I feel that with the Lights season, often we are presented by the media with an extreme, Nordic version of them that are most often times artificial and intentionally designed to suit a certain Instagram/Pinterest aesthetics. This is the same with celebrities where often hair colors, makeup and clothing override their coloring / compensate for the unflattering effects of other items. My mom is an Asian LSp with golden beige complexion and facial skin darker then her body. Her hair is graying into a tone that’s particularly unflattering and the natural darker base contrast heavily with the grays; aging her and making her look tired. In addition, she’s in the process of recovering from a long term illness that created a muddy/greyish effect, having me mistaken her for other neutral low contrast seasons particularly Soft Autumn. Lsp only became clear when we put on peach makeup as well as when she goes blonde. However, most versions of modern celebs are way too light. I often had to look at their deeper, natural hair color when they were younger (Dakota Fanning, Scarlett Johanson, Evan Rachel Wood), early in their career (Julia Stegner, Hana Soukupová, Sasha Luss) or from men who are not likely to alter their hair color (Lucas Still, Mathew McConaughey, Austin Butler). The natural versions have the root base, some deeper hair shaft and highlights that go with the base. Without these natural-occurring elements, women are washed out. Pale women like Dakota and Elle Fanning no longer possess just healthy pale skin, but a version of extreme “colorless”. But that version is unfortunately very popular at the moment.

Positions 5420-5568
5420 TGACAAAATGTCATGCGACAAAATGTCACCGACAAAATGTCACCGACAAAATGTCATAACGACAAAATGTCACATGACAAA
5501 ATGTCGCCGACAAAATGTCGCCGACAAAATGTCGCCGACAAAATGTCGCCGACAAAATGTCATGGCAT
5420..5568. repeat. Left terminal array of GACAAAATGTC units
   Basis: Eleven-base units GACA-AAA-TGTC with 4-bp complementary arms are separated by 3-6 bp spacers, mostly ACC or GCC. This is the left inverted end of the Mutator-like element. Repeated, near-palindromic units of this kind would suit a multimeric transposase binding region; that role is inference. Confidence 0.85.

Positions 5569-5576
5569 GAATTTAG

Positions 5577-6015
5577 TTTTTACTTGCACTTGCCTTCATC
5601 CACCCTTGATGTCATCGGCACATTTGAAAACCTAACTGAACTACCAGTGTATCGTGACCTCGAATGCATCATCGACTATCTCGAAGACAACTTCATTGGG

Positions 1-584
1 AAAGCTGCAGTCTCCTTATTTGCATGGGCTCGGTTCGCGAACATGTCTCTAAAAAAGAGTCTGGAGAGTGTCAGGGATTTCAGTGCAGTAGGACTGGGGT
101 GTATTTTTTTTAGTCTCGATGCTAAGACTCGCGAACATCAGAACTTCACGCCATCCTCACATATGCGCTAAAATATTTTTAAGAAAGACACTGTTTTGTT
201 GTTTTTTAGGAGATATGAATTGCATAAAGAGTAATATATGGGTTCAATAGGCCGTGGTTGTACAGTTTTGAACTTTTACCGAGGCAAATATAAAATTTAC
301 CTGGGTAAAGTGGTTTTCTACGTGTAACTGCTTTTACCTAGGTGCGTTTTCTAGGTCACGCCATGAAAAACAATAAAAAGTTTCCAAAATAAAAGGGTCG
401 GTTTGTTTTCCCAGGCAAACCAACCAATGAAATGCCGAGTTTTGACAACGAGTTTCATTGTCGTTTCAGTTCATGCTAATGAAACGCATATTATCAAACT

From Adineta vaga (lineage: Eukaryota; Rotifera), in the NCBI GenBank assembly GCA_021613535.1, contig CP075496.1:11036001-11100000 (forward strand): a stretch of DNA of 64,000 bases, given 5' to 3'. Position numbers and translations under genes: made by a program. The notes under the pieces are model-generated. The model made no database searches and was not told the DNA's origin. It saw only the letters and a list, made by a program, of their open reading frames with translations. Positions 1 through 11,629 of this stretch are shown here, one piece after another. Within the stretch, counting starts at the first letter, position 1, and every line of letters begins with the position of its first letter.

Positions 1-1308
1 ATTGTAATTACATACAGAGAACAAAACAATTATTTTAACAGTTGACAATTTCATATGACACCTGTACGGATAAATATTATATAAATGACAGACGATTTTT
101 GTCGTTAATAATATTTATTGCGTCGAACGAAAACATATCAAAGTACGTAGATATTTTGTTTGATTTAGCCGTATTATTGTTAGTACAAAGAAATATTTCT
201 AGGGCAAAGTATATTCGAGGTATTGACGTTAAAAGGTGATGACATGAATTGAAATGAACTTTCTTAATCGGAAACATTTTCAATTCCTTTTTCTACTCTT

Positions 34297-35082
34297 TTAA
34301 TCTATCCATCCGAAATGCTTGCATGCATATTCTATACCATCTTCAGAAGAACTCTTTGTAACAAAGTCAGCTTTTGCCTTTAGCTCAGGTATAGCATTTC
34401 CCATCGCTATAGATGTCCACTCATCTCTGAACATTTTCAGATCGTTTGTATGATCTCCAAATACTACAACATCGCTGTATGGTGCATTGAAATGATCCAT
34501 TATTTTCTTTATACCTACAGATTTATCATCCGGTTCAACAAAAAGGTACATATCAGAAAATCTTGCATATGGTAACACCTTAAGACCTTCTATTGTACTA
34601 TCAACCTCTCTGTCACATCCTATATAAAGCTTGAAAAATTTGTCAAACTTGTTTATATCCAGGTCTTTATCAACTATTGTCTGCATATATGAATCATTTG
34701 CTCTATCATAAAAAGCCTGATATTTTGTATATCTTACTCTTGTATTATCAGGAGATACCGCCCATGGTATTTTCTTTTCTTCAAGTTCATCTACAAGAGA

• Christine Scaman